From my notes: "I had every possible excuse not to run today. I avoiding the run this morning so I could sleep in. I met with a friend at the farmers market and enjoyed a coffee, all the while thinking that 'I should probably go running later, but I'll probably come up with an excuse not to'. But I came home and ate a fulfilling lunch of leftover chicken alfredo made by me!, and a small bowl of yogurt and granola, thinking 'this full belly will probably be my excuse not to go running'. Then, I settled into work and put on a sexy youtube playlist thinking, "I'm probably going to get into the flow and not want to go running." 
But then... youtube put on a new song I hadn't heard before, some simple, enchanting piano music played by a giant of a man with a burly beard. Something about the simplicity and sorrow of the tune reminded me of what a fragile world we're in right now, how fucking angry I am about abortion rights and government, and how amazing it is to be alive at all. So I stood up and put on my running shoes, and drove off into the mountains.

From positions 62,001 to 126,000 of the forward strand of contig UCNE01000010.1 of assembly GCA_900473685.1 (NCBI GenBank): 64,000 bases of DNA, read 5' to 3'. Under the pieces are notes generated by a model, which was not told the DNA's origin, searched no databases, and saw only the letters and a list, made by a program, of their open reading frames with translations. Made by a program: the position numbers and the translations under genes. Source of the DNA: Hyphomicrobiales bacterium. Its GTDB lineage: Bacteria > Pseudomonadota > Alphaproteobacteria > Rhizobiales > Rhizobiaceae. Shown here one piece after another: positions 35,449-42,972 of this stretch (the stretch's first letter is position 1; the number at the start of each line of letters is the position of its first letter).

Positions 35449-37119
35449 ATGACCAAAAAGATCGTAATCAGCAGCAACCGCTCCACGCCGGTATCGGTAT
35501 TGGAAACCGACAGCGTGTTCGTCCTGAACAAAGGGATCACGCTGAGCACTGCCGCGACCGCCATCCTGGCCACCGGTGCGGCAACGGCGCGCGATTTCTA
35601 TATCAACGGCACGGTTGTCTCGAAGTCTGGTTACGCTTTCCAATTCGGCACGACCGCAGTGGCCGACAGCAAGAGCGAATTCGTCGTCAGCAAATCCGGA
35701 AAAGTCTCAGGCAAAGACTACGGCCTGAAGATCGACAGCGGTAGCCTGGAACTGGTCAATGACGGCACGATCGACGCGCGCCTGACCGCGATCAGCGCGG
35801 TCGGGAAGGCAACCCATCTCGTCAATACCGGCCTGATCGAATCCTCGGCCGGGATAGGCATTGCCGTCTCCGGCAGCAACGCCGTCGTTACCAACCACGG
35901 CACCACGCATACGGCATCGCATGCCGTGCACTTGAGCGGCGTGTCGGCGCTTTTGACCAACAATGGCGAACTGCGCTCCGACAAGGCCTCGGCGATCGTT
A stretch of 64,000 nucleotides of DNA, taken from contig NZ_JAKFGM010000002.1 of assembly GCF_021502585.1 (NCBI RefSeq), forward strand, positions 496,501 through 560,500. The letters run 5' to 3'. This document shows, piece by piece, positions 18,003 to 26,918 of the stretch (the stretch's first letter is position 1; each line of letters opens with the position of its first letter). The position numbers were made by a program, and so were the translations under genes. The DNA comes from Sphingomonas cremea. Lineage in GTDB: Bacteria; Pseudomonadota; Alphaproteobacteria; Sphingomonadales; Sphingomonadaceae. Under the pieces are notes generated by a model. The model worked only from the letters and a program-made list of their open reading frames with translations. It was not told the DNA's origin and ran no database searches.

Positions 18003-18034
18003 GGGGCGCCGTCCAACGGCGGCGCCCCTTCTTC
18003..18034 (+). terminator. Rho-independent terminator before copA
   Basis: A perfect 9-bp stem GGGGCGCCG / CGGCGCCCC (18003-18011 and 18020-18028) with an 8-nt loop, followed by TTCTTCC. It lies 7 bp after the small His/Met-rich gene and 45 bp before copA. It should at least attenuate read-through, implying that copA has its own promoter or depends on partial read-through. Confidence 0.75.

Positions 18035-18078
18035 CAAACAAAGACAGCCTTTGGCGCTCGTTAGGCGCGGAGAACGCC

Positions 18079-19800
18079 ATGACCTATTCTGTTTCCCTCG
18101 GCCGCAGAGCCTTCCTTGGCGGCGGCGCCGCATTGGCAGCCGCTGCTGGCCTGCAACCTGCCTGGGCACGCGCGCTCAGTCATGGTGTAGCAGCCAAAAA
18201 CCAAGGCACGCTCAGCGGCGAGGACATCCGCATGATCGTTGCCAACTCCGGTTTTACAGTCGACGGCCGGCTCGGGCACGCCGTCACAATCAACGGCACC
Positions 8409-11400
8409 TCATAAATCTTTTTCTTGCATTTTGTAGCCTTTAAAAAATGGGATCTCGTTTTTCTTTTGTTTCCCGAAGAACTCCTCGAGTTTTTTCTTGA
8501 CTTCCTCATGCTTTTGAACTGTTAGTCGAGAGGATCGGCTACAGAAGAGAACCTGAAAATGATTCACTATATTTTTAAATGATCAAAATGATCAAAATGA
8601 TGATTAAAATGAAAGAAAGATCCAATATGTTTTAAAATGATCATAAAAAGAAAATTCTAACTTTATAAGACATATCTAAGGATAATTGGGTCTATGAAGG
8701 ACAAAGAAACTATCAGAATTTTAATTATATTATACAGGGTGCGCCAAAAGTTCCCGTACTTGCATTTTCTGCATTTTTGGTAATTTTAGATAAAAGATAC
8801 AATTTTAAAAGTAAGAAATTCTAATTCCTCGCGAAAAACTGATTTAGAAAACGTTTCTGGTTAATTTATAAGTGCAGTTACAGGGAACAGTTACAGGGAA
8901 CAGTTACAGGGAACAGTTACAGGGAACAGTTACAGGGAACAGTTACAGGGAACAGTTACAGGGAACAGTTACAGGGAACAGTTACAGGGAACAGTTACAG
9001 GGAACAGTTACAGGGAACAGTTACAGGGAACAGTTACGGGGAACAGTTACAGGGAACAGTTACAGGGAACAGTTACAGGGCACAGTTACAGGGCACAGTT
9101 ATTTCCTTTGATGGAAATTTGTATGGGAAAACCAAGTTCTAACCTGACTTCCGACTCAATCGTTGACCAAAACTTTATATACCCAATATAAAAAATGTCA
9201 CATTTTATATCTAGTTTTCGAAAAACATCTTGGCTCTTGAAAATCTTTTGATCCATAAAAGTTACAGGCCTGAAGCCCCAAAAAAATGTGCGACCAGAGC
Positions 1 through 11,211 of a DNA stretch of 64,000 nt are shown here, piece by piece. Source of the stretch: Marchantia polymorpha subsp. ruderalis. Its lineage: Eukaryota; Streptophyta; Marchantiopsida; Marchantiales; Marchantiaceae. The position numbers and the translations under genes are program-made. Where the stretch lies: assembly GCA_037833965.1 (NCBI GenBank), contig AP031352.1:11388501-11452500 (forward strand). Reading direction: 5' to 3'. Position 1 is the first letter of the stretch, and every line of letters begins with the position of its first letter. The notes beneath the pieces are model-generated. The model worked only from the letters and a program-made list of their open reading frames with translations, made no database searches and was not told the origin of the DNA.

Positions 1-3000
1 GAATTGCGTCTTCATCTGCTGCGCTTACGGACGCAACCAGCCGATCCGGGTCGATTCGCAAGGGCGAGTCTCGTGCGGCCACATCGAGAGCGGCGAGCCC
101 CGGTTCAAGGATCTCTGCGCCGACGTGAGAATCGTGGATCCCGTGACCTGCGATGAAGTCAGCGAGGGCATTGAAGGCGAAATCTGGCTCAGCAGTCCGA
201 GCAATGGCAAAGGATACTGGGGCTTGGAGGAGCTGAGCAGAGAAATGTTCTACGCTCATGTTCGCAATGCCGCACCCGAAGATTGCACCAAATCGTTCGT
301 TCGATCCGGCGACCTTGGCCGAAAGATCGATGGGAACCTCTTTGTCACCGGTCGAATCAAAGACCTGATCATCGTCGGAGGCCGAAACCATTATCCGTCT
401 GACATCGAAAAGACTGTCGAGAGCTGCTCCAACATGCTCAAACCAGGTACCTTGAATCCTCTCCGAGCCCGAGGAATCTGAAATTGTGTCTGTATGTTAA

In the 20-minute drive to my originally planned running destination- a 2 mile uphill trail that I had last hiked twice while backpacking with 15 middle schoolers in September-- I had a lot of time to think of more excuses. While there was a tiny bit of sun on the mountains, gray clouds surrounded it, and I could see veils of rain in several directions 
(months of prayers for rain, answered) . I thought about all the other trails I could do that would be shorter, or closer, and I calculated how many gallons of gas ($8.60) this trip would take me. I thought about my full belly and worried that my dog wouldn't be up for the run. But then I thought about how this was my first chance to get into the forests since their closure in May, and how wonderful the rain would feel on my skin in contrast to the smoke in my lungs during my last month of running. 

I pulled up to the trailhead and as I turned off the car, I heard the first pitter of rain. And then I went. Uphill, pulled joltingly and sporadically by my hound, who wanted to stop and sniff as often as he bounced and frolicked. Just before the first mile was announced by my running app, I had my first wheezing fit. Unfortunately, this has become a common occurrence-- an accompaniment for my last 5 runs. I can't say it's a full on asthma-attack , but as someone diagnosed with asthma, there is definitely a lower concentration than desired of oxygen getting into my system. However, as someone who was diagnosed with asthma in middle school and has only had 5 or 6 full-blown attacks, I consistently forget to actually USE my expired inhaler (received in 2016 when I had insurance from a doctor who googled my symptoms and gave me this one for free), or even bring it with me. (See conversation with my bestie). (Actually, this post is flowing more in the style of my second favorite blog, Semi Rad).